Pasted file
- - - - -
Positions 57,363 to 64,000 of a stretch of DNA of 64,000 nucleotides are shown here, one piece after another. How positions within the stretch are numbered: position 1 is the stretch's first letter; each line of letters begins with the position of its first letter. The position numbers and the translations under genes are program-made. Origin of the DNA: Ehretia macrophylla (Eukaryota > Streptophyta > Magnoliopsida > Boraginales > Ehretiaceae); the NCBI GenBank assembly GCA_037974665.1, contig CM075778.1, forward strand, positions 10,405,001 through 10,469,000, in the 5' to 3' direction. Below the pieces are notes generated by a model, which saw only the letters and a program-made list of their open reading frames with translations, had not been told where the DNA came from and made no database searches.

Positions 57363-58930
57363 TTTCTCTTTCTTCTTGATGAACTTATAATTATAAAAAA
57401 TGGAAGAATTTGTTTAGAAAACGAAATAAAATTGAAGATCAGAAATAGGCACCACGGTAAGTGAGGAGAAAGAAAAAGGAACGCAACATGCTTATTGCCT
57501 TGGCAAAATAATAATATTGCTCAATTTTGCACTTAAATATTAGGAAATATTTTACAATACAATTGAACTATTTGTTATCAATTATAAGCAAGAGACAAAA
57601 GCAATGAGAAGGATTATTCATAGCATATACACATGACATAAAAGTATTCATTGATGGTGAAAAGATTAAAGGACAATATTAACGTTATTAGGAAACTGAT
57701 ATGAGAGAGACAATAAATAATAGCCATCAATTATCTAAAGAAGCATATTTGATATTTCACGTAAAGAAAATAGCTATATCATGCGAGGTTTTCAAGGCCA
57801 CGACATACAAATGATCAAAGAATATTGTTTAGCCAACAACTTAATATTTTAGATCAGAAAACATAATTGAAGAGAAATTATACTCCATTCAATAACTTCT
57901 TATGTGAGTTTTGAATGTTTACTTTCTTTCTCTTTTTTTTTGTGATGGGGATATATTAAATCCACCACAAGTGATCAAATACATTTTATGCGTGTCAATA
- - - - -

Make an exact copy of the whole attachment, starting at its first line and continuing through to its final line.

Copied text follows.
Positions 57,363 to 64,000 of a stretch of DNA of 64,000 nucleotides are shown here, one piece after another. How positions within the stretch are numbered: position 1 is the stretch's first letter; each line of letters begins with the position of its first letter. The position numbers and the translations under genes are program-made. Origin of the DNA: Ehretia macrophylla (Eukaryota > Streptophyta > Magnoliopsida > Boraginales > Ehretiaceae); the NCBI GenBank assembly GCA_037974665.1, contig CM075778.1, forward strand, positions 10,405,001 through 10,469,000, in the 5' to 3' direction. Below the pieces are notes generated by a model, which saw only the letters and a program-made list of their open reading frames with translations, had not been told where the DNA came from and made no database searches.

Positions 57363-58930
57363 TTTCTCTTTCTTCTTGATGAACTTATAATTATAAAAAA
57401 TGGAAGAATTTGTTTAGAAAACGAAATAAAATTGAAGATCAGAAATAGGCACCACGGTAAGTGAGGAGAAAGAAAAAGGAACGCAACATGCTTATTGCCT
57501 TGGCAAAATAATAATATTGCTCAATTTTGCACTTAAATATTAGGAAATATTTTACAATACAATTGAACTATTTGTTATCAATTATAAGCAAGAGACAAAA
57601 GCAATGAGAAGGATTATTCATAGCATATACACATGACATAAAAGTATTCATTGATGGTGAAAAGATTAAAGGACAATATTAACGTTATTAGGAAACTGAT
57701 ATGAGAGAGACAATAAATAATAGCCATCAATTATCTAAAGAAGCATATTTGATATTTCACGTAAAGAAAATAGCTATATCATGCGAGGTTTTCAAGGCCA
57801 CGACATACAAATGATCAAAGAATATTGTTTAGCCAACAACTTAATATTTTAGATCAGAAAACATAATTGAAGAGAAATTATACTCCATTCAATAACTTCT
57901 TATGTGAGTTTTGAATGTTTACTTTCTTTCTCTTTTTTTTTGTGATGGGGATATATTAAATCCACCACAAGTGATCAAATACATTTTATGCGTGTCAATA